What’s the line between homage and derivative?
Can a movie stand on its own if the primary reason it’s so fun is because it reminds you of other movies you’ve loved?
That’s the question which hangs on Do Revengea Netflix teen movie starring Camila Mendes and Maya Hawke.
Directed by Jennifer Kaytin Robinson (Thor: Love and Thunder) and co-written by her and Celeste Ballard, Do Revenge draws on the many, many teen movies that came before it, most notably from the 1990s.
It’s a movie made by someone who clearly loves the films she grew up with, and that sense of glee of playing in the same sandbox is evident all the way through. It’s as if Robinson is whispering, “Can you believe I get to do this?”. That enthusiasm is infectious and it’s easy to be swept along.
From the casting of Sarah Michelle Gellar as the headmaster to the costume references from Romy and Michele’s High Schoolreunion, Do Revenge is an avalanche or pastiche. It has the tone of the bitier Jawbreaker or the underappreciated Mandy Moore/Jena Malone comedy Saved!mixed with the visual palette of Clueless and the plot mechanism of Alfred Hitchcock’s Strangers on a Train.
The story is centered on Drea (Mendes), an impossibly beautiful and impossibly popular student in Miami. She may be from a poor family but she has it made – she’s a top student, dating the most privileged boy in school, and was even featured in a Teen Vogue list.
But that all comes crashing down when a sex tape of her and Max (Austin Abrams) is leaked to the whole school. She knows Max did it but as is often the case when you’re the intersection of economically disadvantaged, a woman and from a cultural minority, Drea is the one who pays the price.
At tennis camp where she’s working for the summer, she meets Eleanor (Hawke), a soon-to-be transfer student with her tale of woe about being forced out of the closet by a school friend named Carissa (Ava Capri).
Drea and Eleanor have a lightbulb moment when they realize they could carry out each other’s revenge schemes – keeps their hands clean and taste that sweet, sweet vengeance.
It’s a simple and elegant plan – and we can thank that mistress of criminal intent, Patricia Highsmith, for it, it’s her book Hitchcock adapted. A high school milieu is also the perfect setting for it – a place of heightened, unchecked emotions and a tendency towards performative cartoon villainy.
Do Revenge‘s story is cheeky and amusing. It largely works to entertain even if it’s uneven – it starts off shaky and almost loses itself completely towards the end before sticking the landing.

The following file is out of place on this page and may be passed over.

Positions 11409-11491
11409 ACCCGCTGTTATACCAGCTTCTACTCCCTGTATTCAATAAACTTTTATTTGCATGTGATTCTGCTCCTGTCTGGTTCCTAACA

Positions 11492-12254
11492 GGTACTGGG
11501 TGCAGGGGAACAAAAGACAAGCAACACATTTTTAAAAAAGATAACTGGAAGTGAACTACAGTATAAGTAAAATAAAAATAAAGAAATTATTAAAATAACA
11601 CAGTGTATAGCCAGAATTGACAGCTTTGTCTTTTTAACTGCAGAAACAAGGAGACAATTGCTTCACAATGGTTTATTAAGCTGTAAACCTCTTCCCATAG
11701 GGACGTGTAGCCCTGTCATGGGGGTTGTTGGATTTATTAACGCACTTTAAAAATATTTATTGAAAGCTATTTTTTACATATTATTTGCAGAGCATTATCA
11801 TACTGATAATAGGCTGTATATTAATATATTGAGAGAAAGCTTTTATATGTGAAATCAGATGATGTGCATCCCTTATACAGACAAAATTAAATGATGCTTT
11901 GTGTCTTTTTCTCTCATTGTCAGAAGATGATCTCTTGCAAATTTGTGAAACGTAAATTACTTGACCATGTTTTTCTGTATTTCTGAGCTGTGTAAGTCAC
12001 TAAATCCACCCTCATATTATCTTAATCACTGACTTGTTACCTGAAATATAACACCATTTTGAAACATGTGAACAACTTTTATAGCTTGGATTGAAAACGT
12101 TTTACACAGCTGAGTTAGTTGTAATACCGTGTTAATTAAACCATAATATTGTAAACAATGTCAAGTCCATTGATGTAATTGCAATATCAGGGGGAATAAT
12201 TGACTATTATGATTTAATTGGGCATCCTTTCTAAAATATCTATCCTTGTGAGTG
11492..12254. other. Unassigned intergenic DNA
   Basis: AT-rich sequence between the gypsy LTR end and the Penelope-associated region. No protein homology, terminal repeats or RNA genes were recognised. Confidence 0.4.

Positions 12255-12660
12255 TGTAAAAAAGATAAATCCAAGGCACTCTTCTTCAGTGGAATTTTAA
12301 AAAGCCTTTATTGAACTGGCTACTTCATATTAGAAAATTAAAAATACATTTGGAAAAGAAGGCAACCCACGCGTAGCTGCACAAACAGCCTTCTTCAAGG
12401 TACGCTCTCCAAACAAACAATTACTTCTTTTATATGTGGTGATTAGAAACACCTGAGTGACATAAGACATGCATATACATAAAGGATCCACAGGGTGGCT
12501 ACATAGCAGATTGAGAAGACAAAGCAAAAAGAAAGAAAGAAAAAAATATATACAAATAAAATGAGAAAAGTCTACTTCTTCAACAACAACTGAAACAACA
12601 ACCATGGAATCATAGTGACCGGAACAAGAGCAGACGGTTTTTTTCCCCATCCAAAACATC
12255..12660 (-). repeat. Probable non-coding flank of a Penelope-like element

There are some inconsistent character choices that don’t resolve but it’s not a deal-breaker – and they stem from a plot twist that is as clumsy as it is delicious.
Robinson waves enough poms-poms that what’s derivative genuinely feels like love. How do you argue with a movie in which there’s a croquet game, a la Heathersor which has a building called Horowitz Hall?
If you love that era of teen movies – and easter eggs pointing to them – as much as Robinson does, Do Revenge can be intoxicatingly fun.
And there’s nothing that encapsulates it as much as its soundtrack. Woven in between its use of contemporary artists such as Olivia Rodrigo, Billie Eilish and Phoebe Bridgers is a setlist of 90s bangers.
Music is a shortcut in evoking a specific time and vibe, but damn if it isn’t effective. You want to immediately draw on the loose, optimistic late 1990s? Blast a little Third Eye Blind or The Cranberries.
Why not be the first movie in years to crank Harvey Danger’s “Flagpole Sitta” or call back to Cruel Intentions with Fatboy Slim’s “Praise You”? And there’s a specific Cruel Intentions visual reference in driving off in a vintage convertible while the camera pulls into a wide shot.
Do Revenge is undoubtedly a nostalgia punch but pop culture doesn’t exist in a vacuum. Everything that’s released is in conversation with what came before and if Do Revenge can effectively weaponise the past to boost its creds, then all the power to it. You won’t be bored.
Do Revenge won’t be as iconic as the movies it loves. We probably won’t be talking about it in a decade or two or three like we do 10 Things I Hate About You, Clueless or mean girls but in the moment, there’s a lot of fun to be had.
Do Revenge is streaming on Netflix now